My first child slept through the night within the first six weeks of life. We could feed her, swaddle her, put her in bed still awake, and the little angel would drift off to sleep for six to seven hours straight. That was just as a newborn. As she has grown older, once she falls asleep for the night, she is down for the count. It is magnificent. My husband and I had it all figured out, or so we thought. Then we had our second baby. I spent at least the first six months of her life sleeping in the armchair in her room, holding her. To put it mildly, she was (and still is) a light sleeper. I would watch her little eyes flutter closed. I would wait a good half hour, and then I would gently place her in her bed. Sometimes she would wake up and voice her displeasure at the indignity of being made to sleep in her crib instantly. Other times she would wait until I was across the house and settled snuggly in my own bed. Either way, I eventually gave up. I would kiss my husband good night and head off to my new armchair bed for the night. (Let me tell you, this was not a Lazy Boy either…this was just a plain old armchair without an ottoman that I laid across sideways.) I did finally figure out that if I positioned bed pillows correctly in her crib, I could trick her into believing she was still being held, at least for a few hours. And before any of you finish gasping about the dangers of putting pillows in a baby’s crib, let me say two things. One, the child came out of my womb holding her head up. I kid you not. She did this within minutes of being born. (That should have been my first clue that she would be “active” and “strong-willed.”) Second, and most importantly, desperate times call for desperate measures.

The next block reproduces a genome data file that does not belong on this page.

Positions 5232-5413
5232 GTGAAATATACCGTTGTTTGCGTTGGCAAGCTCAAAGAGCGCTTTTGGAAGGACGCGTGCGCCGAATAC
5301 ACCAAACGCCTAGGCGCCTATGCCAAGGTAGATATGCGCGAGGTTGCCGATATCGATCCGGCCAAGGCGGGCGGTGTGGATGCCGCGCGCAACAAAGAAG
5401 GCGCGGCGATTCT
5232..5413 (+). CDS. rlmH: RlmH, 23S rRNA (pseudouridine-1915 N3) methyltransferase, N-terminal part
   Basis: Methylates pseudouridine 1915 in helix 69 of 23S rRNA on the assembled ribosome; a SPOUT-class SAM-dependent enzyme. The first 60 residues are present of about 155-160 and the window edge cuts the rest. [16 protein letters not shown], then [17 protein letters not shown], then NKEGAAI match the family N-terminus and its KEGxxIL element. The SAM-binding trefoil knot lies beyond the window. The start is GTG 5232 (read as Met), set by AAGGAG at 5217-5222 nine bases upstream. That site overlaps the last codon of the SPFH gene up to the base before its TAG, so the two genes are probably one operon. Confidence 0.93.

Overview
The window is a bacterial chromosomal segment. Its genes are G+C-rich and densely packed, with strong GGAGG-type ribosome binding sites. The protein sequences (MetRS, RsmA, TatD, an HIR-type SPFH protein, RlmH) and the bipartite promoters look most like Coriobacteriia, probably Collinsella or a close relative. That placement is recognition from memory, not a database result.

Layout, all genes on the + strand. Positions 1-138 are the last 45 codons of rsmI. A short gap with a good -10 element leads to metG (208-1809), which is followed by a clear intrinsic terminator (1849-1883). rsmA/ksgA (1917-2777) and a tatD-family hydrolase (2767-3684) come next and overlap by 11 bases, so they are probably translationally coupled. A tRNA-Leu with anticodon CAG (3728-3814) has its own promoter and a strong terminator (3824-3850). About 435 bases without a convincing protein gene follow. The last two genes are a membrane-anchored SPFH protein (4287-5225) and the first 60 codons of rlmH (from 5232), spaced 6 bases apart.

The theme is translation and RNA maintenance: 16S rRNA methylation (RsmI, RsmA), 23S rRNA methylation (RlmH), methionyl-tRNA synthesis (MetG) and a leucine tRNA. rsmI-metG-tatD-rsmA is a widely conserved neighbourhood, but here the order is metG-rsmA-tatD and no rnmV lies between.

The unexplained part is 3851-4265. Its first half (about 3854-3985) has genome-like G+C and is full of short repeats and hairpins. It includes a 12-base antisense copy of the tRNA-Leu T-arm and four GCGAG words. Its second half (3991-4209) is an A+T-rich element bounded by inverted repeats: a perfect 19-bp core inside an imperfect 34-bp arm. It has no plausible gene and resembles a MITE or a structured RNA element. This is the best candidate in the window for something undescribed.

After two years, she still likes to visit with us in the middle of the night. She gives us two or three nights in a row of solid sleep, just to give us a bit of respite and trick us into believing that maybe, just maybe, she is going to settle into a normal sleep routine. Then, seemingly out of the blue, we hear her, not crying, but calling…“Mama? Maaa-maaa!” To give my youngest a bit of credit, she did go for about a month once of sleeping through the night. However, just when I began to feel like a real person again with coherent thoughts and a desire to look presentable, she started waking in the middle of the night. We have yet to determine why she wakes up. Sometimes she’s hungry, sometimes thirsty, sometimes hot, sometimes cold, lonely, bored, who knows??? She has been potty-trained since she was about 20-months-old, but she still sleeps in a diaper, so sometimes she wakes up if her diaper is wet. If she gets a cold, forget about sleep. If she cannot breathe easily through that tiny, adorable nose, she is not sleeping…no mouth breathing for my girl.
I know I am not alone in this. I constantly see Facebook posts from friends with young children going through the same sleepless struggle. And I do mean struggle. Having disrupted sleep every night is really tough. I look like a hag most days. I’m convinced that the day I show up to pick up my older daughter from preschool actually wearing make-up her teachers are going to ask for my I.D. before they let me take her. Two years of this is really taking a toll on me. I read a disconcerting article recently about sleep deprivation studies using rodents that found that these poor animals actually died when they were prevented from sleeping over a period of a few days. In case you are hoping I’ll cite a source for this study, you’re out of luck. I am just too tired to look for it right now.